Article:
As the crisis in India continues to shock the world, it is a reminder that a picture of two pandemics is emerging – the pandemic in high income countries where vaccine roll out programmes have driven down case numbers accompanied by lifting restrictions and the pandemic in the global south where countries are facing second and third waves completely unprotected. We are in the situation because wealthy countries like the UK, US and the EU raced ahead with to hoard vaccines doses and how have enough doses to vaccinate their entire populations nearly three times over by the end of 2021. Meanwhile, nearly 70 low-income countries will only be able to vaccinate one in 10 people this year.
This level of grotesque vaccine inequality has been described by the World Health Organization as ‘a catastrophic moral failure’. So far, 82 per cent of global vaccinations have been administered in high income countries, while just 0.2 per cent have been given in low income countries. Studies show some countries in the global south are set to wait up to 2024 before they achieve widespread vaccination.
The government’s UK-first policy is not just dangerous but self-defeating. Ensuring there are enough vaccines for everyone, everywhere is crucial to avert an even higher death toll. Academic research shows that we could prevent 61 per cent of deaths globally if vaccines are distributed fairly, compared to 33 per cent if rich countries hoard vaccines. Implementing national vaccine programmes in rich countries alone is not enough: leaving the virus to spread unabated in large parts of the world allows it to mutate, potentially rendering the effective vaccines of today, useless tomorrow. It is also economically short-sighted. The International Chamber of Commerce estimates that leaving developing countries without vaccines will cost rich countries $4.3tn in lost income in 2021.
So how did we end up with this vaccine apartheid?
Rich countries bought up supplies in advance because they recognised there would not be enough for all. And in the face of scarcity, it is those with the deepest pockets that get to hoard. Redistributing excess doses could provide some immediate relief to other countries but the real question we need to ask, is why are we facing scarcity and how can we ensure there is enough for all?
Pharmaceutical companies can patent their products which means only they can sell their vaccine or treatment, essentially preventing competition for a minimum of 20 years. They also defend their monopolies by keeping their technological know-how under wraps – only they know the recipe for their vaccines. But monopolies are the opposite of what we need in a pandemic. No one company can satisfy global demand.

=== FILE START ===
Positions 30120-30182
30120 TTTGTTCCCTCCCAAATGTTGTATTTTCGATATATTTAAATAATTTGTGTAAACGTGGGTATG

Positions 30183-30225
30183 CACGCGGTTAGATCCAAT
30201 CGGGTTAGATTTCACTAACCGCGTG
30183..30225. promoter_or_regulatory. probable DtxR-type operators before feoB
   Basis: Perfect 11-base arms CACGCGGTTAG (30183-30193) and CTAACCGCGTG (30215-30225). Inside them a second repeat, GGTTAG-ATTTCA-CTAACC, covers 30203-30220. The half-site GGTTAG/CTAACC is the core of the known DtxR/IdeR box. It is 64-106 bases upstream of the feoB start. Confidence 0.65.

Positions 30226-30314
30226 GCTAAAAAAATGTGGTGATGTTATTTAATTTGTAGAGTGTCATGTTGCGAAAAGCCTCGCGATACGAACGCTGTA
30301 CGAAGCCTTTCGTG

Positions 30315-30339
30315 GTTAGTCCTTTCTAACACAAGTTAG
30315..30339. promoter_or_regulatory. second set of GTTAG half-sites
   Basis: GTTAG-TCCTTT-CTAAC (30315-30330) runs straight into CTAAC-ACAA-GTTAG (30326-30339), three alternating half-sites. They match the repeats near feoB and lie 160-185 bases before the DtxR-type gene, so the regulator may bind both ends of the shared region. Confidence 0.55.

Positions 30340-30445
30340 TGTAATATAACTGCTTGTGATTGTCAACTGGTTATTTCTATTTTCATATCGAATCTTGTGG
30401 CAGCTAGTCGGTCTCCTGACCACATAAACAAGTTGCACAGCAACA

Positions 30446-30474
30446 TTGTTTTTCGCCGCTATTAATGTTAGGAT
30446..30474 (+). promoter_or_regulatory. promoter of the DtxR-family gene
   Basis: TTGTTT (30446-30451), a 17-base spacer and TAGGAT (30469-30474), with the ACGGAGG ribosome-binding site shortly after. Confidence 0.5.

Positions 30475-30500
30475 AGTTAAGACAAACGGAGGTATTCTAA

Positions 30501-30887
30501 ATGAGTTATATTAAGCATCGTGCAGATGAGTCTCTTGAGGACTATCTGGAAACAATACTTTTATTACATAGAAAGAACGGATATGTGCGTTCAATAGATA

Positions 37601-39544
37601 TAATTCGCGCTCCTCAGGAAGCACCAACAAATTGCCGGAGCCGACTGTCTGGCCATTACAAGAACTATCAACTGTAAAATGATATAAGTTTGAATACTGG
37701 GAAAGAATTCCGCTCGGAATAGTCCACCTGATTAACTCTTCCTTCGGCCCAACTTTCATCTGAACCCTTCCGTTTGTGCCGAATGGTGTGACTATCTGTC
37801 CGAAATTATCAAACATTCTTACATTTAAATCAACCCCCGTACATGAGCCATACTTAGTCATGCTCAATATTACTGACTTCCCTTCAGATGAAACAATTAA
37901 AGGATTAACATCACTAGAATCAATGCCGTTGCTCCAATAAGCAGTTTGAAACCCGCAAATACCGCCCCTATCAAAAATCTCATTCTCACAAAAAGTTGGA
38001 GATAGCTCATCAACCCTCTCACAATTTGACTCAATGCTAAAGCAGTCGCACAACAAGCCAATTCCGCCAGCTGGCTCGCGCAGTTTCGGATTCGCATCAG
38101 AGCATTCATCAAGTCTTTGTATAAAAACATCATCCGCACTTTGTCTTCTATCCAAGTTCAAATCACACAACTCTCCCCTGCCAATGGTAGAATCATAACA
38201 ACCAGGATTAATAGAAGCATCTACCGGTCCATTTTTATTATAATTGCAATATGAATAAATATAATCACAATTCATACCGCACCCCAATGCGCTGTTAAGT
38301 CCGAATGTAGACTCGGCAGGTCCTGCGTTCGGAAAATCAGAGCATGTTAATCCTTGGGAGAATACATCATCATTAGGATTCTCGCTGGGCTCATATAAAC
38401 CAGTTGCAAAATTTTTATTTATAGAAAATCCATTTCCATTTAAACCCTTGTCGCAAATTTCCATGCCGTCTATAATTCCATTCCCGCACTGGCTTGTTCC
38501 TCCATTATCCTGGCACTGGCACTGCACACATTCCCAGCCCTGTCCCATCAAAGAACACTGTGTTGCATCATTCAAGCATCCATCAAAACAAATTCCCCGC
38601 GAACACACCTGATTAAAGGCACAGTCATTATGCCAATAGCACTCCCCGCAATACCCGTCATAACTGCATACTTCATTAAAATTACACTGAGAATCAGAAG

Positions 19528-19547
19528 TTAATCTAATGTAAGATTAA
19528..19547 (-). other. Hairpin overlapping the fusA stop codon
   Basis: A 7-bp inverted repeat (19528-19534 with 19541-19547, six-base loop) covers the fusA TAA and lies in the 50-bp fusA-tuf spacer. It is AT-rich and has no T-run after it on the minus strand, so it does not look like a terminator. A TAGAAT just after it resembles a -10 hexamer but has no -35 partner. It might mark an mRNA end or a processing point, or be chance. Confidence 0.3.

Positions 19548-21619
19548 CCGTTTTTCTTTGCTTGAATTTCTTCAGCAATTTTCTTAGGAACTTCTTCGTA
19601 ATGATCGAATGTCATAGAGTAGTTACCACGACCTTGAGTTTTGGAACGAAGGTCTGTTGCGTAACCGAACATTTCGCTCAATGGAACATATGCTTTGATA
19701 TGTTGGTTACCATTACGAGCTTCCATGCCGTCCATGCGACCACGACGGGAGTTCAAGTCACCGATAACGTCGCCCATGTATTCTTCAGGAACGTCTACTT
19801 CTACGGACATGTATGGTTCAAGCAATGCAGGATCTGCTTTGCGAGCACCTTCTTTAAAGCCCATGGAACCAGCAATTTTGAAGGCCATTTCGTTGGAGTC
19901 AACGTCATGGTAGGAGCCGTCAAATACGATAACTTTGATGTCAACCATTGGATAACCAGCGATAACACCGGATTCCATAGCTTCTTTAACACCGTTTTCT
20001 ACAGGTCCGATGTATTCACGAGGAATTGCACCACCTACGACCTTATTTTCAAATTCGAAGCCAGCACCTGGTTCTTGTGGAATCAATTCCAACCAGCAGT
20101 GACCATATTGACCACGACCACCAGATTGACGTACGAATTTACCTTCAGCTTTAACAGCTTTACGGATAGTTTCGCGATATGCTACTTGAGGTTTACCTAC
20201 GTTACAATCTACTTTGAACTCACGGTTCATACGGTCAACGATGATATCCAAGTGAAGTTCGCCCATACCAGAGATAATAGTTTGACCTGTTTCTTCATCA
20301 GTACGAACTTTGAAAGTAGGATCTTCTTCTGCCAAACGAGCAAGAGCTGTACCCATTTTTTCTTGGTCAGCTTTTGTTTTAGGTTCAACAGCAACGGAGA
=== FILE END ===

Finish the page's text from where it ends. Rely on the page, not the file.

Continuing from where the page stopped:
Instead of restricting production to a handful of companies, we should be mobilising as many manufacturers as possible. One way to do this, is to get companies to share their technological know-how and patent rights with other companies. The World Health Organization launched a mechanism last year – the Covid-19 Technology Access Pool – to facilitate this. The UK has still not joined and pharmaceutical companies have condemned the scheme, with the head of Pfizer dismissing it as ‘nonsense.’
So how do we get companies to cooperate? Since the vaccines that have been approved have all benefited from billions of pounds in public funding (as shown by data from global health think tank Policy Cures Research), governments should be using their leverage to mandate companies to join the pool. Publicly funded vaccines should not be locked up by monopolies and exploited for profiteering but should be global public goods.
Ultimately, voluntary sharing of know-how and patent rights is dependent on the good-will of companies to do the right thing – and when they do not, governments need to step in.
At the World Trade Organization, the Indian and South African governments proposed to suspend the global rules on patents. The proposal would cover all Covid-19 health products and last until widespread vaccination is in place. If approved, this would break up monopolies on Covid-19 vaccines and treatments, allowing as many suppliers as possible to maximise global supply. While 100 countries support the proposal, just a handful of rich countries are opposing it, including the UK. The Biden administration earlier this month changed the US position and is now in support of suspending patents on vaccines.
Instead, of supporting this plan to allow the global south to make doses, the UK government is pinning its hopes of fairer distribution on Covax – the global vaccine purchasing scheme – which is struggling to access doses because of the artificial scarcity created by pharmaceutical monopolies. The scheme is also seriously underfunded and has been undermined by rich country’s ‘me-first’ bilateral vaccine deals.
Every country should have access to the vaccine and treatments to combat this virus. It is about the right to health for every person, but it is also an economic and public health imperative for all. Countries in the global south need equitable access not just the crumbs from rich countries and the world can only produce sufficient doses for all countries if governments back these systemic changes.
*This is an updated version of a piece which was first published in the Spring 2021 Fabian Review.
Image credit: Ninian Reid/Flickr